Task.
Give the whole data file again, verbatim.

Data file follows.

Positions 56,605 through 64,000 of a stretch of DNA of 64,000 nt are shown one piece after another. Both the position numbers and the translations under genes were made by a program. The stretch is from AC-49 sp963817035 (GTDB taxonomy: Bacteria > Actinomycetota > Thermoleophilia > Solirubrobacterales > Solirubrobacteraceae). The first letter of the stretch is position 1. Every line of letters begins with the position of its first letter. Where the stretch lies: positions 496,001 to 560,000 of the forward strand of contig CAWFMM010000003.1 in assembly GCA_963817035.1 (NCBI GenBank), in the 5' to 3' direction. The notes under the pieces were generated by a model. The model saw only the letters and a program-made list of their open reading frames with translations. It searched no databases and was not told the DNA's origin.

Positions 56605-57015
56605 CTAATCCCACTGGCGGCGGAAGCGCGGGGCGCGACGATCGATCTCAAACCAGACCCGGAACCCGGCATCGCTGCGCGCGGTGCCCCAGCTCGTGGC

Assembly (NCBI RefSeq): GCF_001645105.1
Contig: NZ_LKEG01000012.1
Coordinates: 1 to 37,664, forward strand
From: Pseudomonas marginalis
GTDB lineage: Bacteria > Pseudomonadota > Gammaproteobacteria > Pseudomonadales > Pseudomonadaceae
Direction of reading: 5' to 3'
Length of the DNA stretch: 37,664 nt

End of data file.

Positions 56,605 through 64,000 of a stretch of DNA of 64,000 nt are shown one piece after another. Both the position numbers and the translations under genes were made by a program. The stretch is from AC-49 sp963817035 (GTDB taxonomy: Bacteria > Actinomycetota > Thermoleophilia > Solirubrobacterales > Solirubrobacteraceae). The first letter of the stretch is position 1. Every line of letters begins with the position of its first letter. Where the stretch lies: positions 496,001 to 560,000 of the forward strand of contig CAWFMM010000003.1 in assembly GCA_963817035.1 (NCBI GenBank), in the 5' to 3' direction. The notes under the pieces were generated by a model. The model saw only the letters and a program-made list of their open reading frames with translations. It searched no databases and was not told the DNA's origin.

Positions 56605-57015
56605 CTAATCCCACTGGCGGCGGAAGCGCGGGGCGCGACGATCGATCTCAAACCAGACCCGGAACCCGGCATCGCTGCGCGCGGTGCCCCAGCTCGTGGC

Assembly (NCBI RefSeq): GCF_001645105.1
Contig: NZ_LKEG01000012.1
Coordinates: 1 to 37,664, forward strand
From: Pseudomonas marginalis
GTDB lineage: Bacteria > Pseudomonadota > Gammaproteobacteria > Pseudomonadales > Pseudomonadaceae
Direction of reading: 5' to 3'
Length of the DNA stretch: 37,664 nt